From braving a battle to curbing COVID

General Shavendra Silva reading the Lanka Courier

In this exclusive interview Chief of Defence Staff and Commander of the Army, General Shavendra Silva talks candidly about his life, the
army and his work as the head of the Presidential Task Force at the National Operation Centre for Prevention of COVID-19 Outbreak
(NOCPCO). An astute professional, a courageous official, a general with an illustrious career but most of all, an individual who puts the
needs of 21.8 million people first before his own, speaks up. Below are excerpts from the interview with Nilantha Ilangamuwa, Editor
in Chief of Lanka Courier:

Q. General, let me start this interview by quoting a sentence from the farewell speech of late Major General Muttukumaru, and he said ‘when army was formed, we set out to achieve standards of conduct and professional efficiency in keeping with the prestige of an independent state.’ The army is one of the pioneering state organ, which has overcome numerous challenges, while keeping its standards of conduct in protecting the prestige of our nation. Can you give us a brief overview of this historical pathway?

A. The prestige of a nation is a direct measure on how far it can preserve its values and pursue interest, amidst influences by other state and non-state actors in the global arena. The power or the ability to pursue and preserve the interests of any country stems from four instruments namely diplomatic, information, economy and military. Out of this ‘military’ plays a vital role since all other factors are undermined if the security of the country is at a doubt. In other sense a military is required to protect and preserve the conducive environment for exercising the diplomacy, economy and information powers by a country. While some countries use the military as a tool to save the country from internal and external threats, other may use it for power projection and impose their geopolitical will to take the interests away from the homeland. We have ample experiences from the world on how Armies have achieved the desired goals professionally and other means. Therefore, the standards of the conduct of the Army lies on how reliable that Army is in delivering the necessary effect and achieving objectives set by the democratic government and how professional the Army is in achieving it.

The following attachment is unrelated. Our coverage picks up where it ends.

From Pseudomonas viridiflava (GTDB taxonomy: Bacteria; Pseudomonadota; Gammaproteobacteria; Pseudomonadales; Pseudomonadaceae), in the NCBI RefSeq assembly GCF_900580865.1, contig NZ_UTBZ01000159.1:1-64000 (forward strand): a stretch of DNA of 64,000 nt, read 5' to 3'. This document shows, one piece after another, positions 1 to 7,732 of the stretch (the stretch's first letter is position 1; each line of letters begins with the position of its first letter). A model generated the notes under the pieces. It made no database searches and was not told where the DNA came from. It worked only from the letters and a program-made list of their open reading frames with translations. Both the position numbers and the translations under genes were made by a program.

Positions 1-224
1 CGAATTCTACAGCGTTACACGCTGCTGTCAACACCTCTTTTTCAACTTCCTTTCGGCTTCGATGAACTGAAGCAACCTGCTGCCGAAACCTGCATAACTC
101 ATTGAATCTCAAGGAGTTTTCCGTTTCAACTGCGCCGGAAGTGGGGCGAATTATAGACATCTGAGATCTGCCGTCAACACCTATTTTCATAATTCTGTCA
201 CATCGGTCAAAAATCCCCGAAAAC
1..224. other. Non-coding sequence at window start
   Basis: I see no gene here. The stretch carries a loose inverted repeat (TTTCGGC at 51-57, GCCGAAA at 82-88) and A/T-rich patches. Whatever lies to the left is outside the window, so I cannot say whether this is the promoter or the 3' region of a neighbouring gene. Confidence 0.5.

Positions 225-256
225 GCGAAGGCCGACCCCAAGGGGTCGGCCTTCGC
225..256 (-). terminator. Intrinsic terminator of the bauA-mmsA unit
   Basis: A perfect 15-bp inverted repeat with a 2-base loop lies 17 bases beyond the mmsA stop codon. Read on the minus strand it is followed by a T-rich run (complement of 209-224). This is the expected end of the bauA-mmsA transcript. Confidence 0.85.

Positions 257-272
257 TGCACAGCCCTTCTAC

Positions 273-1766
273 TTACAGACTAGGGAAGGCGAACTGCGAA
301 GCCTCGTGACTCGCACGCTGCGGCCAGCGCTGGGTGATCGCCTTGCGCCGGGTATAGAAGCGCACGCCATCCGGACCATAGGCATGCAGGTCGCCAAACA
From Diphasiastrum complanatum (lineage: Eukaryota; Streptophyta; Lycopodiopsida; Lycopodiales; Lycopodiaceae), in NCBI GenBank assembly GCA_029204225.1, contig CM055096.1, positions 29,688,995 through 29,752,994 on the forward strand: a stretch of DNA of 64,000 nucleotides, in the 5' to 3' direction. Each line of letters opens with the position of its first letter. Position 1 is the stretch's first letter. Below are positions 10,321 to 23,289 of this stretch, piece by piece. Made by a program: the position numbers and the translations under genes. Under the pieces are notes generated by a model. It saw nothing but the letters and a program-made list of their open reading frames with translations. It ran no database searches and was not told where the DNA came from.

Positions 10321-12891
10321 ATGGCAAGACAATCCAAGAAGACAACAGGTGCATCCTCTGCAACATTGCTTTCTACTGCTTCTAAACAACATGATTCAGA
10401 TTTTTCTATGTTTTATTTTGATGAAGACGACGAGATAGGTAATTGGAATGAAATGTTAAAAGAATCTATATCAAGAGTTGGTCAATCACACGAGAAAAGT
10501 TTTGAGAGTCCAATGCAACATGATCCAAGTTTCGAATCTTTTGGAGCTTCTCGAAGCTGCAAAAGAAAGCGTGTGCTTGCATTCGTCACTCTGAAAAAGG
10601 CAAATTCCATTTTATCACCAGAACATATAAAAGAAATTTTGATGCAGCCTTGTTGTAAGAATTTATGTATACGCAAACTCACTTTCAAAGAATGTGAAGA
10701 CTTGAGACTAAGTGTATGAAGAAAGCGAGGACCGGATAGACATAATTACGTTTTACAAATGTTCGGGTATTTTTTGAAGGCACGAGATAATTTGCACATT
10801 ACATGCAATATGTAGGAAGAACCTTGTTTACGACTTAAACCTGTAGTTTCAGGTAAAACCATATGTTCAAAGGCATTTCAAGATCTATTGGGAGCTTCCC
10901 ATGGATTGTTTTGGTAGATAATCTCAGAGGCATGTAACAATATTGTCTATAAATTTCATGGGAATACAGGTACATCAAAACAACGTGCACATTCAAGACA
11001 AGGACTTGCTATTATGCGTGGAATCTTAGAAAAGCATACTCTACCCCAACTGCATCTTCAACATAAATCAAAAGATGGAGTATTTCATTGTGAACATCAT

Sri Lanka Army is not an exemption to this phenomenon; in our history we have learnt that some of our Kings have sent expeditionary forces abroad and have used the land forces to repulse the invasions and assure the territorial integrity, however, there is no evidence that our army have degraded the decorum. The land force or the Army is the key military power we have in safeguarding Sri Lanka’s national interest against multifaceted adversaries. Therefore, conduct of the military is a direct reflection of the government will. From the inception, Sri Lanka Army has been the most credible force of the government in mitigating various challenges against the state, for its professional, reliable and systematic approach to situations. From the independence in 1948 Sri Lanka was challenged by two major insurgency situations firstly JVP insurgency in 1971 and 1987 and secondly so called ethnically fuelled LTTE terrorism. In these cases, the Army was the principal mean of exercising legitimate force by the government. These operations were conducted successfully in different terrains, levels and constraints proving its credibility as a professional force.

 At the end of 1990’s LTTE appeared more-bloodier, well-organized and having its firm ties with internationally rooted Diaspora. LTTE not limiting its target to military bases, began to target socio, economic, and religious hubs with the aim of paralyzing the government, sometimes in the form of suicide attacks, converting itself gradually from insurgency to semiconventional force which possesses an Air wing and a powerful Naval wing. Consequently, the Sri Lanka Army started fighting a semi-conventional war with LTTE Terrorists. The Army stood firm and reorganized its forces to outmanoeuvre the LTTE without resorting to war of attrition or unethical tactics as used by the LTTE. This is another example of the standard maintained by a legitimate Army. Final stage of the war was largely humanitarian in nature, since the LTTE used human shield as the final resort. This opened a new dimension to the Sri Lankan Army involvement. Issues concerning the physical safety of civilians was the prime concern. Sri Lanka Army operated with tight hands, where the use of heavy weapons, machineguns or sometimes even the small arms were strictly controlled to prevent human suffering. The active approach of the relief system to this humanitarian crisis highlights Sri Lanka Army’s status as a critical and persistent success of the operations spearheaded on humanitarian considerations. This was a real test on Sri Lanka Army’s professionalism, standards and conduct.